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How to type in Thai in Windows 7

All computers nowadays can let you type in Thai, but computers bought outside of Thailand will need a few settings changed first. This is a pretty easy process, we show you how to do step-by-step below.

A Thai keyboard (i.e. a keyboard with both the English letters and Thai characters on it) is not technically necessary, but it’s useful as without one you won’t where the Thai letter you’re looking for is located. Alternatively, Amazon sellers have Thai language keyboard stickers that can be used with your existing keyboard.

1. So first, open “Control Panel

2. Click the “Change keyboards or other input methods” link.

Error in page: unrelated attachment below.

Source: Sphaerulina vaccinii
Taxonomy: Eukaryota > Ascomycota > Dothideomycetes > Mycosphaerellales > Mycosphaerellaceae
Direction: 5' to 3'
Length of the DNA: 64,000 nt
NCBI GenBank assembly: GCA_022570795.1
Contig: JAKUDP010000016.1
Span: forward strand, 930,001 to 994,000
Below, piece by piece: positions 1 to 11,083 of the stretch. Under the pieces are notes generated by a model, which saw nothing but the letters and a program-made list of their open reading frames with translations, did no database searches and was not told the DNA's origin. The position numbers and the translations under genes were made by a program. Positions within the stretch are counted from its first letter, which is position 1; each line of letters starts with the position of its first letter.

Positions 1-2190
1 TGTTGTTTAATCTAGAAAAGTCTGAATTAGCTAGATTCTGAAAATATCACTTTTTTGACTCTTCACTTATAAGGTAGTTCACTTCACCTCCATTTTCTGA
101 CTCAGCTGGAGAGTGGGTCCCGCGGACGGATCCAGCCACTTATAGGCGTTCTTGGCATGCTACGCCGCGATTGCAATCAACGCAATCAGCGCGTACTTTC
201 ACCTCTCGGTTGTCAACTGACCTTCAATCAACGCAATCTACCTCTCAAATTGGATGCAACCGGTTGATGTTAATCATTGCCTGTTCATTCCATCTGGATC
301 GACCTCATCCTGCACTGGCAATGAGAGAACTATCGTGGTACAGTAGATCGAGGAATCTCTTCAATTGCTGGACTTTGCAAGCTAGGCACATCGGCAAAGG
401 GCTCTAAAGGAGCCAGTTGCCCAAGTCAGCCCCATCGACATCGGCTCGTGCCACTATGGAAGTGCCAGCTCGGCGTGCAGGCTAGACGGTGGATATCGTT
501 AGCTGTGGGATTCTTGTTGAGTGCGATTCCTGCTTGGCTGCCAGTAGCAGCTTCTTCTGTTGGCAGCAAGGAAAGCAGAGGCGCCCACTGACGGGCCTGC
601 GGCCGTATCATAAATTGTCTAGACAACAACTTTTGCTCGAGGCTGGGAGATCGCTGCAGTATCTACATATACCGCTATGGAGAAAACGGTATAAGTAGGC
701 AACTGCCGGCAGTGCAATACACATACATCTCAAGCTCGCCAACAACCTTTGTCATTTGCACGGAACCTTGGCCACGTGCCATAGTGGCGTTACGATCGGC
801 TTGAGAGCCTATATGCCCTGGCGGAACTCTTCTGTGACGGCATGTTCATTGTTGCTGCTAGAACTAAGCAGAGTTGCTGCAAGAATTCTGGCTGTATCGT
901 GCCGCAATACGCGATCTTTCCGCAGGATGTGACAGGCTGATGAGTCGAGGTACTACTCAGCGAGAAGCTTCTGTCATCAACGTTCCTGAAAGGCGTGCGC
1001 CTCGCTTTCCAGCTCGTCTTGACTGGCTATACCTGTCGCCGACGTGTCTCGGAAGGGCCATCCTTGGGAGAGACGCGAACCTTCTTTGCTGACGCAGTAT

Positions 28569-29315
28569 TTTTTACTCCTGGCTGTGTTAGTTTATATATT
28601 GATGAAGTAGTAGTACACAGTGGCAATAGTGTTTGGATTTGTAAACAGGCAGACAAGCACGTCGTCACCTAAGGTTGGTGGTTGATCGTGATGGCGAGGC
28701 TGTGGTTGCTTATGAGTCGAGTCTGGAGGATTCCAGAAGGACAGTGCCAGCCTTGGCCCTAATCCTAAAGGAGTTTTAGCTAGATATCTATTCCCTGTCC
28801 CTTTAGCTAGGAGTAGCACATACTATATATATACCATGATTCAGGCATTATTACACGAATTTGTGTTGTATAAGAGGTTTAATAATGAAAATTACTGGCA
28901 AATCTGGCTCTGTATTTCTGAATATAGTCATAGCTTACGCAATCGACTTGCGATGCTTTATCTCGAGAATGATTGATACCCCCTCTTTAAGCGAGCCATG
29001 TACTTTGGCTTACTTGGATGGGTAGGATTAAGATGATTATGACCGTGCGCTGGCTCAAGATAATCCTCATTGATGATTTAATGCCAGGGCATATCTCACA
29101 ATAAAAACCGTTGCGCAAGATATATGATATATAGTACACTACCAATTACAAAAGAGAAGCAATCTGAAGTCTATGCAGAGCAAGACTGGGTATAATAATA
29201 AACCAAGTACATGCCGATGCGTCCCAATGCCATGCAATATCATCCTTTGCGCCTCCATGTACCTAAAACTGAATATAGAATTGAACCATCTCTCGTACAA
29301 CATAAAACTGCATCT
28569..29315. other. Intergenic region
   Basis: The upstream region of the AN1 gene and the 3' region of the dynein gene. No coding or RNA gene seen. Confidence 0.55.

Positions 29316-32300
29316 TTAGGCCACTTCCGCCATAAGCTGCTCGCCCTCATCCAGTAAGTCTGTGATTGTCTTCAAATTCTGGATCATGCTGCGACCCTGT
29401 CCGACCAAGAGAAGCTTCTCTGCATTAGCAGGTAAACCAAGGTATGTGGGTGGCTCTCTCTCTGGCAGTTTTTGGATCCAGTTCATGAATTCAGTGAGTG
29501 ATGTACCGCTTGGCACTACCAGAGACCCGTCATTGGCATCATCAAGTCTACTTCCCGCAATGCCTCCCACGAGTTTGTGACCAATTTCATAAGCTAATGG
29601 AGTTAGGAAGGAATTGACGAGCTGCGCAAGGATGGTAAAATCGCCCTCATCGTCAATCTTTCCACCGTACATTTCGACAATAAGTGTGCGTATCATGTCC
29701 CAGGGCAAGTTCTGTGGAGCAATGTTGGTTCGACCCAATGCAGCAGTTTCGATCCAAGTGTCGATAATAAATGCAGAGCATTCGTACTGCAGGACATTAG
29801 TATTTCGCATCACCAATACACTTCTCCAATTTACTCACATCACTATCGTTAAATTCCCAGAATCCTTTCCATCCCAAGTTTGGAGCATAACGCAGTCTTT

3. Click the “Change keyboards” button.

4. This shows the input languages already installed on your computer. If Thai isn’t there, click the “Add” button.

5. Scroll down and tick the “Thai Kedmanee” option, and click “OK“. Don’t
choose any of the others!

6. Click the “Language Bar” tab at the top, choose the “Docked in the taskbar” option and click “Apply“.

7. The Language Bar indicator is added to the taskbar to show the language you’re currently set to type in.

You can switch between them at any time by clicking it and selecting the language you want.

8. You’re set up to type in Thai now, but it’s easier if you also define a key press to quickly switch between typing in Thai and English (or your native language).

To do this, click the “Advanced Key Settings” tab at the top.

9. You have various options here, but by far the most common way in Thailand is to use the “Grave accent” key ( ` ) to switch Thai and English.

This is the key on the top-left of your keyboard, just below the ‘Esc’ key. To set it up this way, select the “Between input languages” option and then click the “Change Key Sequence” button.

10. Select “Grave Accent” in the “Switch Input Language” options, and click the “OK” button on each of the screens to finish.